This a certificate provided with an item to say that it is genuine. It may refer to the signature and confirm that it is a genuine autograph, not a print. Alternatively, it may verify that a cover has been genuinely carried.
This idea of having a certificate is new to the world of covers and stems from the autograph market where, with so many forgeries around, customers wanted reassurance that any signature they bought was genuine. We are slightly skeptical of Certificates of Authenticity. It seems to us that if someone is going to forge a signature, they are not likely to get a qualm of conscience about forging a certificate to go with it! As far as we are concerned, if you buy from a reputable source that you can trust, you should not need a certificate of authenticity – although we are delighted to provide one if you request it. We arrange the signatures for Buckingham Covers directly with the person signing and if we were ever challenged, could produce plenty of evidence to show that they are genuine (including the word of the signer themselves).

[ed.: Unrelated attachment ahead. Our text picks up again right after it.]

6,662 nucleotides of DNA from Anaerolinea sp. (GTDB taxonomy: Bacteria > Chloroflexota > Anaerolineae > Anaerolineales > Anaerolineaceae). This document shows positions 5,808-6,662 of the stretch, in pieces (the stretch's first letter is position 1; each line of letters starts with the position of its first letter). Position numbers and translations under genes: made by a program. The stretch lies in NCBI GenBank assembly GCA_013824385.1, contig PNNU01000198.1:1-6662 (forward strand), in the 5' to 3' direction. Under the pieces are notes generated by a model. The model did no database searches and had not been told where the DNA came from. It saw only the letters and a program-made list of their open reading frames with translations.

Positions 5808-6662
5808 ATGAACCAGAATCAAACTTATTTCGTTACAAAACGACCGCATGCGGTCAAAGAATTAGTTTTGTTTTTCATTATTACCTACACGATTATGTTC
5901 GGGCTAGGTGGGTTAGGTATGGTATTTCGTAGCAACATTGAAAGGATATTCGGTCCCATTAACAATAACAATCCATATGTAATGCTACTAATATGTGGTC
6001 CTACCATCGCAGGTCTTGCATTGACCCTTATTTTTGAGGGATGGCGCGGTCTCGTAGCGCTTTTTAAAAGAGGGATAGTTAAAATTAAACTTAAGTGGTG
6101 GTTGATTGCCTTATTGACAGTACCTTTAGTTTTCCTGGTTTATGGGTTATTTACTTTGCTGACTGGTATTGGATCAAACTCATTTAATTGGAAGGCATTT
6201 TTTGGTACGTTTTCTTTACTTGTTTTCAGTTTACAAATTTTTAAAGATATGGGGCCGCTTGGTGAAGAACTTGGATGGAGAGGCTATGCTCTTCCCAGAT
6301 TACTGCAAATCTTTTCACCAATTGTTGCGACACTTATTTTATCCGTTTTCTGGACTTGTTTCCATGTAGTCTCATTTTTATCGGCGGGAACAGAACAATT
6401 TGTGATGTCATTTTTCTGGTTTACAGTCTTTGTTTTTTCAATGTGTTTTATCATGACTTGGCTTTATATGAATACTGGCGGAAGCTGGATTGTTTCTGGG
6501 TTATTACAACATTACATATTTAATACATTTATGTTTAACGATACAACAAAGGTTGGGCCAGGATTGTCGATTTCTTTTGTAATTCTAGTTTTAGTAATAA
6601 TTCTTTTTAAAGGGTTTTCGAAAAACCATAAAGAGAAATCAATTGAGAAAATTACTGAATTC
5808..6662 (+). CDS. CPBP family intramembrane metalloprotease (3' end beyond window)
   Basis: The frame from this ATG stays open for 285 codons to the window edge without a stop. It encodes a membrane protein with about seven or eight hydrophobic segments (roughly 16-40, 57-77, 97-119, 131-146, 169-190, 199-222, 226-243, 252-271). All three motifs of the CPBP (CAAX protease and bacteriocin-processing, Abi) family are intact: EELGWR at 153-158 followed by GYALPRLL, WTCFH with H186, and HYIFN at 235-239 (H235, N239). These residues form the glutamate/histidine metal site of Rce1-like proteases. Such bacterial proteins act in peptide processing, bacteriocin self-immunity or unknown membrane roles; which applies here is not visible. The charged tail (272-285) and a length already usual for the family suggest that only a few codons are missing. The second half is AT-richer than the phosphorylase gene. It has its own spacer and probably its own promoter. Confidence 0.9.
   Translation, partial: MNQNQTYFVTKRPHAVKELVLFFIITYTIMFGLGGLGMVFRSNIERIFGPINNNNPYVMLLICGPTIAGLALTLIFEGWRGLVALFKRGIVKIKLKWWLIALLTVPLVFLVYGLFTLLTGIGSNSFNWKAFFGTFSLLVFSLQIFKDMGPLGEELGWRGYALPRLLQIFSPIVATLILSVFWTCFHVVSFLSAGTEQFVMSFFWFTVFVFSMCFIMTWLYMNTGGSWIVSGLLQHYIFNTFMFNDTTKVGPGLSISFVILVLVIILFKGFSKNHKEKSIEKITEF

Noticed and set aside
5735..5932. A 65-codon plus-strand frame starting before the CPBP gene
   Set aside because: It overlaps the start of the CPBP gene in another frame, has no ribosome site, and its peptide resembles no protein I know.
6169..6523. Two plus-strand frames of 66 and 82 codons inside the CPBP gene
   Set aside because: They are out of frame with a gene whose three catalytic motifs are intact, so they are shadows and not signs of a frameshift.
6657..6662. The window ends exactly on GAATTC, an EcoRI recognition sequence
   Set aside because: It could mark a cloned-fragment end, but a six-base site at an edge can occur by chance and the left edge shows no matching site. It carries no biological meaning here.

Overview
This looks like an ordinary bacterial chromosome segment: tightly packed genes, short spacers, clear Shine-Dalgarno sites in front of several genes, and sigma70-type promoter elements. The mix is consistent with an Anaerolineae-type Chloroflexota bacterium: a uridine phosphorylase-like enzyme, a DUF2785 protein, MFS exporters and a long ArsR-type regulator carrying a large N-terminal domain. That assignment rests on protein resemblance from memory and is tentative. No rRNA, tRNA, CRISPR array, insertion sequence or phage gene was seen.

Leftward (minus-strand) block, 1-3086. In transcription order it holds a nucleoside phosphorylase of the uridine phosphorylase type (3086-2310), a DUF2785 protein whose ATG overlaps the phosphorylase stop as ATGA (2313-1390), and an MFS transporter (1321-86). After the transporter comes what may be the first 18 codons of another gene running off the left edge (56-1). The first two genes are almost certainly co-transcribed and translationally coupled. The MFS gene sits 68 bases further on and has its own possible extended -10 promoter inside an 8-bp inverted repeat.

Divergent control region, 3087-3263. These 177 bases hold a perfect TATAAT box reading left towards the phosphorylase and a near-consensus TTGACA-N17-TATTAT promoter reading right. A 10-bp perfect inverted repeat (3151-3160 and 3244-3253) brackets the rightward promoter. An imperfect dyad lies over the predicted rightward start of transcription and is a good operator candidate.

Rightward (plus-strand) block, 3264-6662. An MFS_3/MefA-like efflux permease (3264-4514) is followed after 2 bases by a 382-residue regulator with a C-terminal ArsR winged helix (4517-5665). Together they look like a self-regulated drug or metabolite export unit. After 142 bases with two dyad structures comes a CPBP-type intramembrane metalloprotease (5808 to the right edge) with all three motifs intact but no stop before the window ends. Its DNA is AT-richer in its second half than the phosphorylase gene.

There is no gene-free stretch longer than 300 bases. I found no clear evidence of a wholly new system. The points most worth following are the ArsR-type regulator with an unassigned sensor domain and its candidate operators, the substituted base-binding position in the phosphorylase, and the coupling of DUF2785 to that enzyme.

Remember that a certificate is only as good as the company that provides it. Be careful when buying autographs and check the company’s pedigree. Fraser’s, one of the leading suppliers of autographed photographs, destroys items if they are even slightly worried that the signature is a forgery. Internet Stamps (Buckingham Covers’ parent company) does the same. You need to check that whoever you buy from has the same policy and reputation for honesty. That way, their word on a certificate means something.